On 15 January, the eruption of a submarine volcano in the Tonga archipelago destroyed 90% of the uninhabited island of Hunga Tonga Ha’apai and formed an ash plume half the size of France. It also generated an atmospheric shock wave that circled the Earth several times, and, more classically, seismic waves recorded by monitoring stations around the world. By analysing the seismic waves, two CNRS researchers 1 were able to design an algorithm that can detect and locate a volcanic eruption in near real-time and, using equations that describe explosive eruptions, assess its size. Until now, such an assessment required field work and took several weeks or months, since it was necessary to estimate the volume of ash and lava produced. The authors show that the Hunga Tonga eruption ejected a volume of around 10 km3, making it the largest explosive eruption of the twenty-first century, equivalent in strength to that of the devastating eruption of Pinatubo (Philippines) in 1991. This method should make it easier to study large explosive eruptions in remote regions. Its reactivity, of the order of an hour, could help to predict the areas likely to be affected by ash, which can disrupt human activities both on the ground and in the air. The study, published on 20 April 2022 in Geophysical Research Letters, received funding from two ERC grants, Monifaults (Starting grant) and Seismaze (Advanced grant).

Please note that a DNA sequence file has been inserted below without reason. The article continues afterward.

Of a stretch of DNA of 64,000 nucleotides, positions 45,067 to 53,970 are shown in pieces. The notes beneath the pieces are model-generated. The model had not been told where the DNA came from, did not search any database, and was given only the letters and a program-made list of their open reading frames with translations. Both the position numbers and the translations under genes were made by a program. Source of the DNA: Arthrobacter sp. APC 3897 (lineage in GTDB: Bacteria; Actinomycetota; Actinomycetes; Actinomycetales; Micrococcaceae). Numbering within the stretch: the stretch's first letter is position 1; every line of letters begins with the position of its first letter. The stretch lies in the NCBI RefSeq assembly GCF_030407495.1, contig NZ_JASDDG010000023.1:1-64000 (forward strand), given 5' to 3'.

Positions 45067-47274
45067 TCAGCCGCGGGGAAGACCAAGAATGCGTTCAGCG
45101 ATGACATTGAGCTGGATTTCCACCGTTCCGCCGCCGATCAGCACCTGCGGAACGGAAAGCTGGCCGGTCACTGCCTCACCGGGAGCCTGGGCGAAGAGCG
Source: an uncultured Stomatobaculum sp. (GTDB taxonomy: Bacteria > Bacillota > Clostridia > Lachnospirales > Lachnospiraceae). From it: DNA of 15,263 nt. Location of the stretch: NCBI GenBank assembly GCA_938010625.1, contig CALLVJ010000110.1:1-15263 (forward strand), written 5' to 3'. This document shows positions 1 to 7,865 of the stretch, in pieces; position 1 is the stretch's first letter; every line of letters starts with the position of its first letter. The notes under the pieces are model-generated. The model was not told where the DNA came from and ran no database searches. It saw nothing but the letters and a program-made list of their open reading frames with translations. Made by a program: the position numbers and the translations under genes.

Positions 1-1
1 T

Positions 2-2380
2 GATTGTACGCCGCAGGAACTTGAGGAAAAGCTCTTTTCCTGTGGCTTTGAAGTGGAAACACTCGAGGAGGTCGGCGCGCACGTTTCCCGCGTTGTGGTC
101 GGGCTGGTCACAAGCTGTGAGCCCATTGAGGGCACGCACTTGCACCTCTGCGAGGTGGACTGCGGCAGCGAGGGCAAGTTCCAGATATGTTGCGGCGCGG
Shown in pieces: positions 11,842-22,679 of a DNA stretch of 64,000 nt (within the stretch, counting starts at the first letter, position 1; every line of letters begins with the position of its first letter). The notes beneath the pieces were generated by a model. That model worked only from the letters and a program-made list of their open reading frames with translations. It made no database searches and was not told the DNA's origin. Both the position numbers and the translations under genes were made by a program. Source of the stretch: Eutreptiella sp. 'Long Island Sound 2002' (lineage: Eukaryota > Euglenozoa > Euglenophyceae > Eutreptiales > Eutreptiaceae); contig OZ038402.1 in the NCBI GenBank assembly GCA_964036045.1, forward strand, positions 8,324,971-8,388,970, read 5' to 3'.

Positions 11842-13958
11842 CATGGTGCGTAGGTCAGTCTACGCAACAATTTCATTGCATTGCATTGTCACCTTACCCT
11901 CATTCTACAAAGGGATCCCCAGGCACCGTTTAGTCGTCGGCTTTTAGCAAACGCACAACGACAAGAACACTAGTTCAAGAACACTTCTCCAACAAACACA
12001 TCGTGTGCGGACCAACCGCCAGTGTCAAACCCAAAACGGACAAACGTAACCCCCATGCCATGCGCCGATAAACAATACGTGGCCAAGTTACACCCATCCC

1 Working at the Institut des Sciences de la Terre (CNRS/Université Grenoble Alpes/IRD/Université Savoie Mont Blanc).